Conceptualization, M.D.D., G.F.P. and R.W.R.; Funding acquisition, M.D.D.; Methodology, M.D.D.; Project administration, M.D.D.; Software, G.F.P.; Supervision, M.D.D.; Validation, M.D.D. and R.W.R.; Writing—original draft, M.D.D., G.F.P. and R.W.R.; Writing—review & editing, M.D.D., G.F.P. and R.W.R.

Funding

The founding sponsors had no role in the design of the study; in the collection, analyses, or interpretation of data; in the writing of the manuscript, and in the decision to publish the results.

Acknowledgments

This work is part of the project “Identification and characterization of the system of seismogenic faults in the earthquake of Cagli in 1781” of “Research enhancing program 2017” funded by DISPEA (Department of Pure and Applied Sciences) of Urbino University.

Conflicts of Interest

The authors declare no conflicts of interest.

Appendix A

The RDBMS SQLite/SpatiaLite database is available as an SQL file at this web page: https://listauniurb.jimdo.com/parsifal/, where an HTML file (parsifal.html) is also available for textual and graphic documentation of the database tables and fields.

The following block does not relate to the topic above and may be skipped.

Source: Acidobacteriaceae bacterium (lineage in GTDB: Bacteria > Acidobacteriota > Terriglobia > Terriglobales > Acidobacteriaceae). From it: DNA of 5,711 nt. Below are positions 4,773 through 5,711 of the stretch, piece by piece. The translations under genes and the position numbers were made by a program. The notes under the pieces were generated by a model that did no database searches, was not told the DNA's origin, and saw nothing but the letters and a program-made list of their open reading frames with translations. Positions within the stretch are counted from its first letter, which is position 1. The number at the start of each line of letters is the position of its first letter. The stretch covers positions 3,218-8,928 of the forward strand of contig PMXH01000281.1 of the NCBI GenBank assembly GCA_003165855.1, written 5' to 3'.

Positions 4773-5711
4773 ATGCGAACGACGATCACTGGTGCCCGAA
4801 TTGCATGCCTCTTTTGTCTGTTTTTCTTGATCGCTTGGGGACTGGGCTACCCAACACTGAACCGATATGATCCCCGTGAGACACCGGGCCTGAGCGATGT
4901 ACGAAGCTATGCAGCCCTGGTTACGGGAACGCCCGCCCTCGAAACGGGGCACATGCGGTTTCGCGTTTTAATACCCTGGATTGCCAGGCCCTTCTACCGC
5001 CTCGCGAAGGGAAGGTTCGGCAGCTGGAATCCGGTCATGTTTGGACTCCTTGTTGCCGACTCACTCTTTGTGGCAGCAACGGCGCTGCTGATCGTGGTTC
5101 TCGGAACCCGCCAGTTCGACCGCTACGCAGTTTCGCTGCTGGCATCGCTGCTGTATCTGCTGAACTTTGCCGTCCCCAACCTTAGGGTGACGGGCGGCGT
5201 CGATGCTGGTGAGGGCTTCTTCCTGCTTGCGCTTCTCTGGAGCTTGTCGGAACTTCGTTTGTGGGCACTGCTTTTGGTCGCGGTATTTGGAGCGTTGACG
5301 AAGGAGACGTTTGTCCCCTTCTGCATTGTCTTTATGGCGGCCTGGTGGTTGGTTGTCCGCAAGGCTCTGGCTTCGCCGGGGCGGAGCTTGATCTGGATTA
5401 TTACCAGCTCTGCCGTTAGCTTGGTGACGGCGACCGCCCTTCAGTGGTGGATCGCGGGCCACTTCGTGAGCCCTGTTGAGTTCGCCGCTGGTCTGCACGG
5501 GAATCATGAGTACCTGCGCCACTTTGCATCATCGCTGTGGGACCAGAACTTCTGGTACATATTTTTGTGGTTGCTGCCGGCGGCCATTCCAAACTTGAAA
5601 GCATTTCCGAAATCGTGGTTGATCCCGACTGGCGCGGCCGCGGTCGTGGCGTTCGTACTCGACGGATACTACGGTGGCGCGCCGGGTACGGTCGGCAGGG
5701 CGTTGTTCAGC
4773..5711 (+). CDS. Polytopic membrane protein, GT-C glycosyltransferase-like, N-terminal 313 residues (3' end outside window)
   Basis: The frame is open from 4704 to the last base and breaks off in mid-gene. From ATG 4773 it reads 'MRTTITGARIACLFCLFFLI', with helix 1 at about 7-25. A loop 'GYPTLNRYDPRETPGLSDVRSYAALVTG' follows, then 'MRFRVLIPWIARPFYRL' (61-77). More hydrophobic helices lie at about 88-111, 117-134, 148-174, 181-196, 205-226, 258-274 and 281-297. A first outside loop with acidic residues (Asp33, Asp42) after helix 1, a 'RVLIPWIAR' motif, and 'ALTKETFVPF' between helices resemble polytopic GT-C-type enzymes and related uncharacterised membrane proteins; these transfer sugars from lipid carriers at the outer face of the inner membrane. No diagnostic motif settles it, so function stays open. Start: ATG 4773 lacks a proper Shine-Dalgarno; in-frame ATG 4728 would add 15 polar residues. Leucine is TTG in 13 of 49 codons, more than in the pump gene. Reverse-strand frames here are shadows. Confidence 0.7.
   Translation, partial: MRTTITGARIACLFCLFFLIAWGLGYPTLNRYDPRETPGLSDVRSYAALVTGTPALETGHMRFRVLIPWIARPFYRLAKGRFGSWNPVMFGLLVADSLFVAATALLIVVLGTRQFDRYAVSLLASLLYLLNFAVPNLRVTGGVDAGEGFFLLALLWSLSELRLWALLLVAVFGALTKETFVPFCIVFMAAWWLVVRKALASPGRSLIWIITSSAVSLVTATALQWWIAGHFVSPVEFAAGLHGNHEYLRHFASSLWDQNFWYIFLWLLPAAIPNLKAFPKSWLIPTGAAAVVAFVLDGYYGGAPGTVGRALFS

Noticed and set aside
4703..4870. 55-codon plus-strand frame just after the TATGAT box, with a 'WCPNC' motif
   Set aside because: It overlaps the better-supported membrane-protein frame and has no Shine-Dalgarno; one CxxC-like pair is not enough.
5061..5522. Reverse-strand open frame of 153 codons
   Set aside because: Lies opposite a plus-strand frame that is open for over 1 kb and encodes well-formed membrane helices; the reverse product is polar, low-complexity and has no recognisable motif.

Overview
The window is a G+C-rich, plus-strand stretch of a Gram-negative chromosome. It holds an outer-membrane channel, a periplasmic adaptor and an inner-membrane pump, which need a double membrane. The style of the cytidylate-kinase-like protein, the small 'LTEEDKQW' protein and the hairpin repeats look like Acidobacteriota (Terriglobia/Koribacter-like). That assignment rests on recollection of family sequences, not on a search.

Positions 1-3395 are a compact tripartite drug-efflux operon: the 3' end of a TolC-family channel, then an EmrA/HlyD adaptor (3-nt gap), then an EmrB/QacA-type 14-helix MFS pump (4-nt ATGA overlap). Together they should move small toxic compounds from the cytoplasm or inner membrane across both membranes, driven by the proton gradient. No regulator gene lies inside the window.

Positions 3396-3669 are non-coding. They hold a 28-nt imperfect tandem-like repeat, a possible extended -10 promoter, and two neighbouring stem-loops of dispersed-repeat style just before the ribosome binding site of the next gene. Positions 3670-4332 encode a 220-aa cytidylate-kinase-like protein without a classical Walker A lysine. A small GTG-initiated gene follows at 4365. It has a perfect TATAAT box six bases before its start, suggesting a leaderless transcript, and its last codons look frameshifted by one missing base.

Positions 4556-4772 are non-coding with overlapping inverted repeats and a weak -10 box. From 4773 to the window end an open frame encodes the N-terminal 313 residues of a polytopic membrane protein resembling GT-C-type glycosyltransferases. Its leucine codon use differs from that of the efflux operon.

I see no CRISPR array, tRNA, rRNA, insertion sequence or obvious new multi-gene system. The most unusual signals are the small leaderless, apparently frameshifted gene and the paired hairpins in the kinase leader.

A QGIS project ready for field survey with data entry forms and IFFI (Inventory of Landslide Phenomena in Italy) database can be downloaded from the same web page.

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Figure 1. Example of the form (for rock masses) for data collecting used in the field survey (modified from the original form in Italian).
Figure 1. Example of the form (for rock masses) for data collecting used in the field survey (modified from the original form in Italian).
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Figure 2. Example of tables for geotechnical data codes (adapted from ISRM [16]).
Figure 2. Example of tables for geotechnical data codes (adapted from ISRM [16]).
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Figure 3. Parsifal database schema: (a) core tables; (b) reference geographic tables; (c) reference tables for geotechnical data coding (for all tables attributes and codes see the HTML file mentioned in Appendix A and linked here http://www.geologiapplicata.uniurb.it/download/parsifal.html).
Figure 3. Parsifal database schema: (a) core tables; (b) reference geographic tables; (c) reference tables for geotechnical data coding (for all tables attributes and codes see the HTML file mentioned in Appendix A and linked here http://www.geologiapplicata.uniurb.it/download/parsifal.html).